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MARCH 20, 2000 VOL. 155 NO. 11

A Tale of Disillusionment
Duong Thu Huong's latest novel drifts gracefully through a Vietnam plagued by soulless ideologues
By TERRY McCARTHY





The first time the heroine in Duong Thu Huong's latest novel, Memories of a Pure Spring, betrays her husband, her main sensation is the coldness on her back of the rose petals her lover has spread on the bedsheets. Later, one of the characters grazes his hand as he ties a noose to a tree: he goes back into the house to dress the wound with iodine before coming out and hanging himself. This is exquisite writing that constantly hovers on the border of pain, dark irony that threatens to weep.

Vietnam's history since the end of the war a quarter of a century ago has been one long succession of disappointed dreams and barely concealed tears. Duong Thu Huong has become the most poignant chronicler of the country's disillusionment. Her Paradise of the Blind tells of a corrupt party official wrecking the life of his young niece with his own petty concerns. Novel Without a Name is a riveting account of the war and its numbing effects on ordinary people, who were far less enthused about the great patriotic struggle than official propaganda suggested. Novel landed Huong in jail for seven months in 1991, and since then she has been unable to publish her books in Vietnam, although she continues to live and write in Hanoi.

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Charismatic former guerrilla leader Xanana Gusmão brings hope that his beloved East Timor will finally be freed from centuries of fear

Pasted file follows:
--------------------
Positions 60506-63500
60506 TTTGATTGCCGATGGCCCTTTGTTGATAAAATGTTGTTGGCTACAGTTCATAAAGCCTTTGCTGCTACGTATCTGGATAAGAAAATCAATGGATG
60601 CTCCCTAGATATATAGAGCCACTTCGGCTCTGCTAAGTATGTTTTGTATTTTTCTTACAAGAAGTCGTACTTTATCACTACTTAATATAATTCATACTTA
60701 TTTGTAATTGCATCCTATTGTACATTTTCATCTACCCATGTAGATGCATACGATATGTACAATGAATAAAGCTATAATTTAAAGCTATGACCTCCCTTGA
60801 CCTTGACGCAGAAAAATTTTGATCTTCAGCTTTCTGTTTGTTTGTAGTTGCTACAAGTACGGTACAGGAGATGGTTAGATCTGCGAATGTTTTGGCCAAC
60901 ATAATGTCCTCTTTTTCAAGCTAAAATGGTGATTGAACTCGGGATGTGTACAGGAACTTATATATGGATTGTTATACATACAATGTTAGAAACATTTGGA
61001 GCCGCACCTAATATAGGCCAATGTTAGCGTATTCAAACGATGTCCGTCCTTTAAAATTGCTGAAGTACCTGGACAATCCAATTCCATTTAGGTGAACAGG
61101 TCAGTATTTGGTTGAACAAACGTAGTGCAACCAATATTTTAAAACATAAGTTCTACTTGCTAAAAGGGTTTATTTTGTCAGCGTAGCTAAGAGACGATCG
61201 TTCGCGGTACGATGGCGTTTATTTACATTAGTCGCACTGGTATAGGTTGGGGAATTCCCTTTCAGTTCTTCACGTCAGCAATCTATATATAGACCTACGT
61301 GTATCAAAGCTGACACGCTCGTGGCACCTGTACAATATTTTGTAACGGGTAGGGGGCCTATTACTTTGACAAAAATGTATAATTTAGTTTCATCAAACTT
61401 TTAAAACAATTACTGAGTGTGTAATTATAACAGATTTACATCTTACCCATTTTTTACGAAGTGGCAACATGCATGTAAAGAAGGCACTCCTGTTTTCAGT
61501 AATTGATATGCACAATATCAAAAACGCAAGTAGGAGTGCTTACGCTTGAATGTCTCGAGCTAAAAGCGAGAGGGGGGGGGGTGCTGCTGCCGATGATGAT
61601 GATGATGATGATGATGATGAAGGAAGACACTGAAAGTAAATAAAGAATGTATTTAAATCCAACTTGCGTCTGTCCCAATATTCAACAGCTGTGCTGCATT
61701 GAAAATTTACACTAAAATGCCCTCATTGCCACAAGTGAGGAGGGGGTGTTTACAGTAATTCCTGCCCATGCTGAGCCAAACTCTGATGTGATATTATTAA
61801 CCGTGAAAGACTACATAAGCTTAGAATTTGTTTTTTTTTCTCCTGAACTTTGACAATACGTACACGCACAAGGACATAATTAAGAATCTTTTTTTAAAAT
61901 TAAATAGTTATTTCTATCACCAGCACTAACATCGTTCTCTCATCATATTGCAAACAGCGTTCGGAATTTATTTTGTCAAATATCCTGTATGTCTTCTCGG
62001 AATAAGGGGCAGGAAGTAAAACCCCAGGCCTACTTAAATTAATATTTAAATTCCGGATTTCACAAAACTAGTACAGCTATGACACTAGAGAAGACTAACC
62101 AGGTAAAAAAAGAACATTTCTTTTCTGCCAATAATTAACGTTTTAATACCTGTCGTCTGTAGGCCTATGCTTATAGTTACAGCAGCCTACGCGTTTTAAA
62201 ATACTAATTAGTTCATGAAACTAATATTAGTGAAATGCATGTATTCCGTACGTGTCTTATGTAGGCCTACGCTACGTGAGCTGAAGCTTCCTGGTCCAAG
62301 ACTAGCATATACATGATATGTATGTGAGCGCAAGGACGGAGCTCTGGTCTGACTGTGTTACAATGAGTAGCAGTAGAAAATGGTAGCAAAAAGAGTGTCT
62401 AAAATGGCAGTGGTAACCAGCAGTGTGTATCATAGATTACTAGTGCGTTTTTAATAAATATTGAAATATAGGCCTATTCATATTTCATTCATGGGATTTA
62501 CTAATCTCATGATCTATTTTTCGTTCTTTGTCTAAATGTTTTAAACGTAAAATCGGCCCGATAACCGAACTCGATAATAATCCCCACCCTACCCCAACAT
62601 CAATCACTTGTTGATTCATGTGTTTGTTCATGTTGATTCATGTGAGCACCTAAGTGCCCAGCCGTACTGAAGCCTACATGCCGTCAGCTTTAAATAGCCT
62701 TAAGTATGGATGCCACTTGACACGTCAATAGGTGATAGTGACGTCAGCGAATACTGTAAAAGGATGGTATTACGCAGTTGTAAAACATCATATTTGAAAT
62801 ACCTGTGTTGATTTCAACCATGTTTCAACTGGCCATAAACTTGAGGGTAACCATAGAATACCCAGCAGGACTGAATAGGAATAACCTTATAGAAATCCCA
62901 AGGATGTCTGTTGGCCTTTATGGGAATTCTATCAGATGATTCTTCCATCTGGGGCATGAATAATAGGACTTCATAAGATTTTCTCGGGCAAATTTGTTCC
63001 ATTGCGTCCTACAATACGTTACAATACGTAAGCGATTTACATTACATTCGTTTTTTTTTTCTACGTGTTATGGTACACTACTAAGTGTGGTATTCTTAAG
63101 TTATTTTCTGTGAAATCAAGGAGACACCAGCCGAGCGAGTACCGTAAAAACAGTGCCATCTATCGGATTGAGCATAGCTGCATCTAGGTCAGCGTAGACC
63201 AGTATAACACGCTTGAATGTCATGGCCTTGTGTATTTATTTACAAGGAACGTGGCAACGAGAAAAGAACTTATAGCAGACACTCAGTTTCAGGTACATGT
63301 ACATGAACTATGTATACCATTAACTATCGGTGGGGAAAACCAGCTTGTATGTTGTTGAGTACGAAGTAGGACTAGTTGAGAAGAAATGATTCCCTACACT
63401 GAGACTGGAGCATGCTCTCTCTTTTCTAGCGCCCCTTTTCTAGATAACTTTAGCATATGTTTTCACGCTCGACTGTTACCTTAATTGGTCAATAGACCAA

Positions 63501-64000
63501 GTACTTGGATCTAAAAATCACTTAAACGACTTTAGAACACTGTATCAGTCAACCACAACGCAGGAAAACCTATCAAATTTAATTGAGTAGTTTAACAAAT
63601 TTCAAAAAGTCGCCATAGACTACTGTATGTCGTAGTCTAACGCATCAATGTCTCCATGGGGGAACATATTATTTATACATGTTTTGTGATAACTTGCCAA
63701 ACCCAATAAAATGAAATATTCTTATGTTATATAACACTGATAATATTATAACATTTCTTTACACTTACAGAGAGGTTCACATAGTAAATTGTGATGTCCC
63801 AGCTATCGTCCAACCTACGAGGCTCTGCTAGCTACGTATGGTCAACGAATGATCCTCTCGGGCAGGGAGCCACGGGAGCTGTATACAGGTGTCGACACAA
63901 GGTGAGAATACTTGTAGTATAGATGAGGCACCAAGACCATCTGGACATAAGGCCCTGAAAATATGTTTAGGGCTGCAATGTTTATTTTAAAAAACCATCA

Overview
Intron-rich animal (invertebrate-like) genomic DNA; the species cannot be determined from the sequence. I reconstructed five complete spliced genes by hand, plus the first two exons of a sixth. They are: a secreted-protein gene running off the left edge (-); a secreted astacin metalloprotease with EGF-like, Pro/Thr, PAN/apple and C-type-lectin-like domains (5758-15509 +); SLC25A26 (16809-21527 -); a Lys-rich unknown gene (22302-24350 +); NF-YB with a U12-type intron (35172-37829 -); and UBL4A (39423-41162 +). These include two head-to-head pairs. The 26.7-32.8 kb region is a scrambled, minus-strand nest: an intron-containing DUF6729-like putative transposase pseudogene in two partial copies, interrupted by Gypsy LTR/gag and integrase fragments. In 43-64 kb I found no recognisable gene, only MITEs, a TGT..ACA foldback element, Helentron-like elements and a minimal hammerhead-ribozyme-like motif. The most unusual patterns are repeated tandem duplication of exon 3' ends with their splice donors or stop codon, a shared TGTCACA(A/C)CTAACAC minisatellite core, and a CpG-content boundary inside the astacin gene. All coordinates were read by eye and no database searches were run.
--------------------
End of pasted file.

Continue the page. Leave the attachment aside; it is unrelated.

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'I Don't Feel Prepared to Lead this Country': Xanana Gusmão discusses the past and looks to the future
East Timor's Reconstruction: Is aid doing more harm than good?

Business: Sony Plays for the Big Stakes
After breaking the mold to create PlayStation 2, the Japanese company is hoping its new game box will make it a major Internet player
Test Driving the PS2: Listen to the kids: 'It's smoother, more realistic'

South Asia: Into the Breach
In tense South Asia, U.S. President Bill Clinton may face one raw, ruptured relationship he cannot heal
Viewpoint: Flirting With Trouble: When he visits the subcontinent, Clinton should stick to feel-good diplomacy

Books: A Tale of Disillusionment
Duong Thu Huong's latest novel drifts gracefully through a Vietnam plagued by soulless ideologues

Books: Bland Fare
A 'hot' Indian novel caters to foreign tastes

Now comes Memories of a Pure Spring, whose characters seek what people everywhere long for: beauty, love, some meaning in their everyday lives. But in Huong's Vietnam the rewards are too often laced with bitterness. Hung, the main character, like Huong herself in real life, was the head of a wartime musical troupe, sent to the front to entertain the soldiers. After the war he falls afoul of the authorities and is unable to have his music performed anywhere. His marriage to the beautiful singer Suong starts to unravel. The frustrated artist in him reacts angrily to his fate. But his bid for freedom only leads to opium addiction and prostitutes with venereal disease, mirroring the self-destruction of a nation.

This latest work does not have the impact of Novel Without a Name, which was held together by the horror of the war. Memories of a Pure Spring is more diffuse, chronicling the fragmented lives of a family drifting through a Vietnam run by soulless ideologues. Still, Huong writes beautifully, seeking in the depths of memory the artistic vision reflected in the pure spring of the title. When Suong's husband is sent to a prison camp, she descends into hell, traveling deep into the mountains to find him starving and beaten by the guards. She reclaims him by singing for the prisoners--even as Huong herself persists in writing for a people still far from free.

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